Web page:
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Saturday, April 30, 2011

New Canaan Modern

During her long career as a garden photographer, Molly (Maida Babson) Adams turned her camera to estate gardens, rooftop terraces and suburban yards across New Jersey, Connecticut, Massachusetts, New York, and Pennsylvania, and even the grounds of the White House during President Kennedy’s tenure there. Her photographs are a rare record of American residential landscapes and modern garden design in the mid-century period. The Maida Babson Adams American Garden Collection at the Archives of American Gardens includes documentation for over forty gardens in Connecticut including at least three (and possibly more) mid-century modern homes in New Canaan, Connecticut, which became a hotbed for modern architecture when Philip Johnson, Eliot Noyes, Marcel Breuer, and other architects moved there after World War II.

The three New Canaan homes and gardens documented by Adams include the Wiley House (1952), Celanese House (1959), and Ford House (1961), all of which are listed in the New Canaan Mid-Century Modern Homes Survey along with Philip Johnson’s Glass House (1949).

Wiley House, probably early 1960s

The Robert C. Wiley house was designed by Philip Johnson in 1952, one of thirty mid-century modern homes that were built in the village at that time. Johnson designed the Wiley House as a cantilevered glass box sitting atop a fieldstone base looking out over a circular swimming pool and an older barn. The garden has yet to be attributed—although both designers Friede Stege and James Fanning are possibilities. Sparse and minimal, the landscaping is representative of the low-maintenance philosophy espoused by the California landscape architect Thomas Church in the 1950s. 

Celanese House, c.1960

In 1959 Edward Durell Stone designed this model home for the Celanese Corporation to showcase the company’s products. The house generated enough excitement to warrant a thirteen-page color spread in House & Garden:

“Though it may seem avant-garde, the house faces up to problems that are with us now and will grow in the future . . . the lattice that surrounds this house creates a private world. Here, windows can be large and wide because they look out onto the landscaped courts, not upon the neighbors’ windows or lot.”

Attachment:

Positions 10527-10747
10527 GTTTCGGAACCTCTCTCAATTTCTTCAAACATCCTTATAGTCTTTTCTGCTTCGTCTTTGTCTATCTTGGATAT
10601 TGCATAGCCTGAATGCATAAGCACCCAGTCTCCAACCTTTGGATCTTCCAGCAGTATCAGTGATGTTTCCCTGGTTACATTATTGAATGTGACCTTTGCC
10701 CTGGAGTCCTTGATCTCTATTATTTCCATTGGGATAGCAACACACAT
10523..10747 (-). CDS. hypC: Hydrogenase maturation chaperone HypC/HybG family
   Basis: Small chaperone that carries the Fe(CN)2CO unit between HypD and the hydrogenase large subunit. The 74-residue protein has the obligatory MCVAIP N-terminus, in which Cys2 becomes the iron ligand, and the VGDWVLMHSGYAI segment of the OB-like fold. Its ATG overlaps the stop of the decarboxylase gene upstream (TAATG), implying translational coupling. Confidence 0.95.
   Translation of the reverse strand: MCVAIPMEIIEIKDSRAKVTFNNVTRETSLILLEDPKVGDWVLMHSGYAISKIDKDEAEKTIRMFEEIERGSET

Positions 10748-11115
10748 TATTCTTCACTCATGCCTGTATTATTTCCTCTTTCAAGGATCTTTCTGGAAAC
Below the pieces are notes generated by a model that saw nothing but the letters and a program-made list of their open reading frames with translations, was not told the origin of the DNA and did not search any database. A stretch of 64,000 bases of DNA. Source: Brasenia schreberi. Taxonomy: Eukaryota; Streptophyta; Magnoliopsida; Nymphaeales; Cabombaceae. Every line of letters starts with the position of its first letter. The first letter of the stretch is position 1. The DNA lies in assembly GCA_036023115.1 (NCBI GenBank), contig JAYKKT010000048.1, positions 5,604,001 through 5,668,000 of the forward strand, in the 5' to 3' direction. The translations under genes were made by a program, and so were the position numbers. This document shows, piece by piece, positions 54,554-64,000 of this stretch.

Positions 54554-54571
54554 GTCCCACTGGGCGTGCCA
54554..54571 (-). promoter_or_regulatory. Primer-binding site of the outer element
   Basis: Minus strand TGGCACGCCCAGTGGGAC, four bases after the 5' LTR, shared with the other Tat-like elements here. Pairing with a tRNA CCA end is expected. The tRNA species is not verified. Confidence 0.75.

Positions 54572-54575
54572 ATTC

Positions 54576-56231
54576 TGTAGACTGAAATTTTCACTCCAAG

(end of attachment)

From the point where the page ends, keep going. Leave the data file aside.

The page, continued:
The house satisfied the requirements of the modern home: an open floor plan, integration of indoor and outdoor spaces, circulation, and privacy for the family. Twelve pyramids on the flat roof acted as skylights that brought light into the interior rooms. A lattice screen shielded the house’s indoor and outdoor spaces from view of the busy road. James Fanning (c. 1911-1998) was the landscape architect on the project. Though he received no formal academic training, he went on to work with architects such as Edward Larabee Barnes and Louis Kuhn. He was also a frequent contributor to gardening and horticulture magazines. On the left, Fanning brought the outdoors in by planting evergreens in crescent formations in the breezeway, providing a colorful year-round backdrop for meals and entertaining. Adams’ photographs adeptly capture the nuanced relationship between the lines and mass of the house and the complementary geometry and textures of the gardens.
Ford House, early 1960s

Molly Adams’ photographs of the Ford house, featured above, appeared in Popular Gardening in 1967. This Japanese-influenced garden designed by landscape architect Friede Stege complemented the low-profile wooden home designed by Russell Ford and Edward A. Winter for Ford’s own family in 1961. Stege’s design included a gravel drive in front of the house encircling a planted island,  a groundcover of creeping juniper surrounding a pine tree, boulders, and a Japanese stone lantern.  Inset courtyards provided spaces for the family to enjoy privacy outdoors and, in an affront to suburban lawn-lovers everywhere, low-maintenance meadow grass was used behind the house.
All three homes and gardens featured above are listed in the New Canaan Modern Homes Survey, a catalog of significant mid-century homes, many of which are under threat due to development and lack of historical landmark status. The Survey is a joint project of the National Trust for Historic Preservation and five other organizations to aid in the preservation of these vulnerable and historic homes. In the face of overdevelopment, Molly Adams’ photographs stand as an invaluable record of gardens and houses in an invigorated postwar America.
-Kate Fox, Intern
Archives of American Gardens

Smithsonian Gardens 

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